To better serve the US CLIVAR community, we want to hear your experiences and opinions on interacting with our website, reading our reports and publications, and how you receive our communications. We invite you to take a short 5-10 minute survey. Your feedback will remain anonymous. The information will be used to assess how effective our program communication activities are and where there are areas we can improve or adapt. The survey will close June 1.
Stay connected with US CLIVAR by signing-up to receive communications from us. We send out monthly Newsgrams that contain news and community announcements, upcoming deadlines for meetings and workshops, and job and funding opportunities. We also send quartly newsletter, Variations, which profiles interesting science questions and researchers from the community - like our last edition on ENSO prediction and predictability. Our mailing list will also keep you informed on time-sensitive matters like calls for workshops and Panel members.
The 2015 US CLIVAR Summit will held August 4-6 in Tucson, Arizona. The Summit will bring together the members of the Scientific Steering Committee and its three implementation Panels, agency managers, and invited speakers to review progress, identify opportunities, and develop strategies to advance US CLIVAR goals under the direction of the Science Plan. The meeting will have two special sessions, one on the warming haitus and the other on forecasting ENSO. (Please note this is an invite only meeting.)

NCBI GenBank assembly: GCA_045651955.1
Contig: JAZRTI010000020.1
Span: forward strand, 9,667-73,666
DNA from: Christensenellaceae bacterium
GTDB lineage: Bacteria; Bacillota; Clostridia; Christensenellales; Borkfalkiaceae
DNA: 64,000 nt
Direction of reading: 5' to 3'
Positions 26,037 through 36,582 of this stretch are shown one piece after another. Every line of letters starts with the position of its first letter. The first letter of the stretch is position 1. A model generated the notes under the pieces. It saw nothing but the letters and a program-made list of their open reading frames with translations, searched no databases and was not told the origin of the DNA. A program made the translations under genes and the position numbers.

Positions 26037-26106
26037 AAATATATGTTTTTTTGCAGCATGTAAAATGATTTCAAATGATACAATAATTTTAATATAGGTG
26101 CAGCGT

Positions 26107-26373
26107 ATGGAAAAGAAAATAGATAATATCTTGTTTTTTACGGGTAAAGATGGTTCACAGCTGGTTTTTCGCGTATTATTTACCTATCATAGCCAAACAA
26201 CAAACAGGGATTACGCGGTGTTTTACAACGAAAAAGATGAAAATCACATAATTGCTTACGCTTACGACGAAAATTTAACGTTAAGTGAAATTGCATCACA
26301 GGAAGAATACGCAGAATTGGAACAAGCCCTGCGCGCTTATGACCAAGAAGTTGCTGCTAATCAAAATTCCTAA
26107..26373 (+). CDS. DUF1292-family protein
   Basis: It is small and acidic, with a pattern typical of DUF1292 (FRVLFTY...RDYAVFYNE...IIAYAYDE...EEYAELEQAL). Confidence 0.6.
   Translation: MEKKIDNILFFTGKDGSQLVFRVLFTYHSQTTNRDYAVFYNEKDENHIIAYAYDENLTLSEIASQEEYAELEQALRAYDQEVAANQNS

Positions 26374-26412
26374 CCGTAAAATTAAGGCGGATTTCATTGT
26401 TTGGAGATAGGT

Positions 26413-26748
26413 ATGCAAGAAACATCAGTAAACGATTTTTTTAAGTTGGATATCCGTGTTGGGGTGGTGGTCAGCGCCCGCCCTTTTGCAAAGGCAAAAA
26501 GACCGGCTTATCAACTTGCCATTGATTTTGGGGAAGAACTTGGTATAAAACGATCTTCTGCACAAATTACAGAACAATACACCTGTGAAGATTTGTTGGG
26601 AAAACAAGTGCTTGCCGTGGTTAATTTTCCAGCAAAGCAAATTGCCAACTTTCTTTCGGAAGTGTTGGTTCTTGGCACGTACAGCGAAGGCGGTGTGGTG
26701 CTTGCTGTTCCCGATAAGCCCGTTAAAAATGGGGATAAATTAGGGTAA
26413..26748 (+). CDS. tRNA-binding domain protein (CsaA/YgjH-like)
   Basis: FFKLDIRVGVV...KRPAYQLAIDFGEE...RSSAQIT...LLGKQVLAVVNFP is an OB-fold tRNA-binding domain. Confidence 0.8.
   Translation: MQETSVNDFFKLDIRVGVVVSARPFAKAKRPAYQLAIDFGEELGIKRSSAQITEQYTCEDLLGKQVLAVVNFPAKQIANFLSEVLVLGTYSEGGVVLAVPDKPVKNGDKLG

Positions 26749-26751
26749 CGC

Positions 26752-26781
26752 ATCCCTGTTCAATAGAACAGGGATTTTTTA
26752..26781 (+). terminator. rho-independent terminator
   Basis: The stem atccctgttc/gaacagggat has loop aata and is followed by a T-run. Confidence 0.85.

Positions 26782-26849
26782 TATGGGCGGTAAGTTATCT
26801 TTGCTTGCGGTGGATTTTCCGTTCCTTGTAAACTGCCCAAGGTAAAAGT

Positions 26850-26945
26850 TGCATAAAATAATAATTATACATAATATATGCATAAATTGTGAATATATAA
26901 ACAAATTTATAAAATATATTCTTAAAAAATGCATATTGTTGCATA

Now available online is the seventh annual report for the US AMOC Science Team. This report features progress made in the past year on the main objectives of the program, identifies programmatic gaps, and makes recommendations on near and long-term research priorities and goals for the program. Over 50 research projects are featured in the report. Furthermore, the report lists action items for each Task Team to address, which are based upon the discussions at the 2014 Annual Science Team meeting in Seattle.
A new section has been launched on the website to feature US CLIVAR-related research, with an emphasis on recent and interesting findings. The purpose is to help share these findings with the broader scientific community. Scientists are encouraged to submit a highlight and guidelines have been developed to provide more information about the format and who can submit.
The 2015 winter edition of Variations examines ENSO observing system, predictability, and predictions. How has the prediction of ENSO and our understanding of variability improved? What does an observing system for ENSO look like for the future? The authors of this edition explore these questions and others.